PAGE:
How Foreclosures Are Affecting Renters

As if the number of home foreclosures wasn’t bad enough news, now we hear they are affecting people who rent as well! You may think that renting real estate, whether it be a home or an apartment, is the safest thing to do right now, but you might be wrong. With the influx of former homeowners in the rental market and the housing market being what it is, the competition for low-rent housing has gone through the roof. Add to that the fact that renters are facing eviction due to the properties they’re living in being foreclosed, and you have a sticky situation.

 

Moreover, because many of the high-risk home-purchase and home-refinance loans now in default are concentrated in low-income and minority communities, the fallout from foreclosures is hitting the same neighborhoods where many of the nation’s most economically vulnerable renters live. So now there are homes sitting vacant because the former homeowners walked away or were forced out in the same housing market as the rental properties these displaced people were forced to move to. How frustrating it must be to see the real estate you once owned outside your apartment window…even worse, you may get kicked out of there as well because the apartment owner can’t pay his mortgage either.

 

Just to give you an idea of how much rental real estate is affected, the number of renter households rose by nearly one million last year, which is more than four times the pace of renter growth between 2003 and 2006, according to the center’s report, “America’s Rental Housing: The Key to a Balanced National Policy.” The U.S. median monthly gross rent reached a record high of $775 last year. Add to that the mess the credit market is in because of the shady practices of some mortgage lenders, and you can see how the housing market got into the mess it is in.

 

Another problem facing the rental real estate market is the fact that those low-interest and creative financing deal mortgage lenders were offering enticed companies to build much faster than they had before. Assuming they would get a quick return on their investment, these builders kept taking out more and more loans to build more and more housing, and of course they now find themselves in the same predicament as the single-family homeowners.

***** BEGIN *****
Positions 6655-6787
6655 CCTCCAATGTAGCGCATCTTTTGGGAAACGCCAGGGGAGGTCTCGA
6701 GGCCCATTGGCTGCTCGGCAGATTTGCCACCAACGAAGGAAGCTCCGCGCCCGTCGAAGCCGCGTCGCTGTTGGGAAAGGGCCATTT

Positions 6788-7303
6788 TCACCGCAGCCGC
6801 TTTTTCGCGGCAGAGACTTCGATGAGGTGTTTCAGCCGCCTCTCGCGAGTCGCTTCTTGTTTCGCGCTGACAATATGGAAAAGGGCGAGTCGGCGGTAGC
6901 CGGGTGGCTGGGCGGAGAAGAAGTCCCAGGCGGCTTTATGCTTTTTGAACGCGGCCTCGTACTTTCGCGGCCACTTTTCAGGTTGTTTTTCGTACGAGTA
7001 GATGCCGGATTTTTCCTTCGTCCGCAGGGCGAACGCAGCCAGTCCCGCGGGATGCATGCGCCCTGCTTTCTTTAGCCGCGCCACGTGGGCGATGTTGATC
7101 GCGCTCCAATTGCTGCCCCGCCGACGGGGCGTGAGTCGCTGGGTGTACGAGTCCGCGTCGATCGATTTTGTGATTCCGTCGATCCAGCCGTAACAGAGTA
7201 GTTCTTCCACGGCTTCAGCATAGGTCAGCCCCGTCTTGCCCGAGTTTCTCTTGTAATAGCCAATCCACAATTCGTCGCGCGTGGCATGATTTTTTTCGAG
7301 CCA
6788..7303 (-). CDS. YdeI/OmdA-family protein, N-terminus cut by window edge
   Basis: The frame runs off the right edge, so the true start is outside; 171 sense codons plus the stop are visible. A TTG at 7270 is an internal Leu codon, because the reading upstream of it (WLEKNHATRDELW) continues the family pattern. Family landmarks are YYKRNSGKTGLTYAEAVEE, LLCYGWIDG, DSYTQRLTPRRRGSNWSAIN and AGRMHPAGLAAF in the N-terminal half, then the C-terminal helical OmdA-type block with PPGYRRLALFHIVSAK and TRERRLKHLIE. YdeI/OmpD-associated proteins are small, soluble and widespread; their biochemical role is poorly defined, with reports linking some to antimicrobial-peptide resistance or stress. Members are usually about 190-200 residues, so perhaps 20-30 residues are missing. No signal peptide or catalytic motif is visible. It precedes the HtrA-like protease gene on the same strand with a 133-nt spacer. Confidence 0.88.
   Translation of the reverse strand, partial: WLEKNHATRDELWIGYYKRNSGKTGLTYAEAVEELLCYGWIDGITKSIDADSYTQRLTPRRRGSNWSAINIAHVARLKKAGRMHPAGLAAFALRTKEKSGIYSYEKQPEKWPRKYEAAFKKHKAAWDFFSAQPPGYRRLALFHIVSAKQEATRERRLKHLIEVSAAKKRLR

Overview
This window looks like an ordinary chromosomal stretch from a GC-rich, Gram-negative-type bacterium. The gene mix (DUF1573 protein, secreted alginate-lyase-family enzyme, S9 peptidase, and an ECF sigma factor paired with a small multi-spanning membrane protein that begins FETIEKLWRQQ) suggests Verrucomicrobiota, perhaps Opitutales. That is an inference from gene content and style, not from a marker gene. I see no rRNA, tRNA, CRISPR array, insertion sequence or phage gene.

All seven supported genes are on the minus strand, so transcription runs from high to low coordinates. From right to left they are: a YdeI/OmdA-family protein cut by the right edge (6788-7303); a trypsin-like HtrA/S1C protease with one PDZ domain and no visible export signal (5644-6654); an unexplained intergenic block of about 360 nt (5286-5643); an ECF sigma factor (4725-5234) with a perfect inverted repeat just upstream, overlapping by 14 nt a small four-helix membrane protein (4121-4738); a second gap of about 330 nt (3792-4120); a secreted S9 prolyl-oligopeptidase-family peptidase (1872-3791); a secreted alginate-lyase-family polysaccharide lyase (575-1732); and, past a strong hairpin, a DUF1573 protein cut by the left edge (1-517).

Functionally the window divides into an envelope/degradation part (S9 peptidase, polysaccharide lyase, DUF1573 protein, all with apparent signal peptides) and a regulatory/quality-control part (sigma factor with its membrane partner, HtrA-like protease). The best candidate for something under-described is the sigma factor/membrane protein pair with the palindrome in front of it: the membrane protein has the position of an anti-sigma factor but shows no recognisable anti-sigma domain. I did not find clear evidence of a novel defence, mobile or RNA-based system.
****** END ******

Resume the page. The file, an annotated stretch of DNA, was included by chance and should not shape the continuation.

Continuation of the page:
In short, the demand for affordable rental housing is increasing while the supply of low-cost units is declining; it’s a simple matter of supply and demand. That’s why it’s so important to add rental properties in the debate, with regards to the housing market. Homeowners weren’t the only ones devastated when the housing bubble burst. The silver lining in all this may be the fact that it is now becoming a buyer’s market, so people who can’t find affordable rental units may want to consider purchasing a home. Of course this only works for the people who didn’t end up in foreclosure and have the credit to get approved by a mortgage lender. So what can everybody else do?

 

The current conditions provide an opportunity to transform the inventory of foreclosed and vacant properties into affordable rental housing. With all these houses going into foreclosure, banks, mortgage companies and homeowner are desperate to get rid of them, which means the price of real estate is going down. These deals in the housing market aren’t just for the homeowners, real estate investors who have a mind to can buy them up cheap and use them to subsidize affordable rental properties for the plethora of people on the market right now. This solution doesn’t have to be considered charity, because any investor who does this will still make a huge profit, again because real estate is starting to get cheaper and cheaper.

 

Currently adding to the rental inventory on the higher end of the rental market are the vacant condos and houses that owners are renting out due to weak home-buying conditions. However, many renters don’t have the income required for those rentals, which is why the housing market needs more diversity.

 

The real estate industry will survive and even thrive again, it always does. But will these former homeowner, renters and investors of affordable housing come out of it ok? That’s the question will all need to be asking ourselves.

 

If you are thinking about buying a home, selling a home, refinancing a home or simply want to know what your home is currently worth, please contact us at Mahler & Associates.


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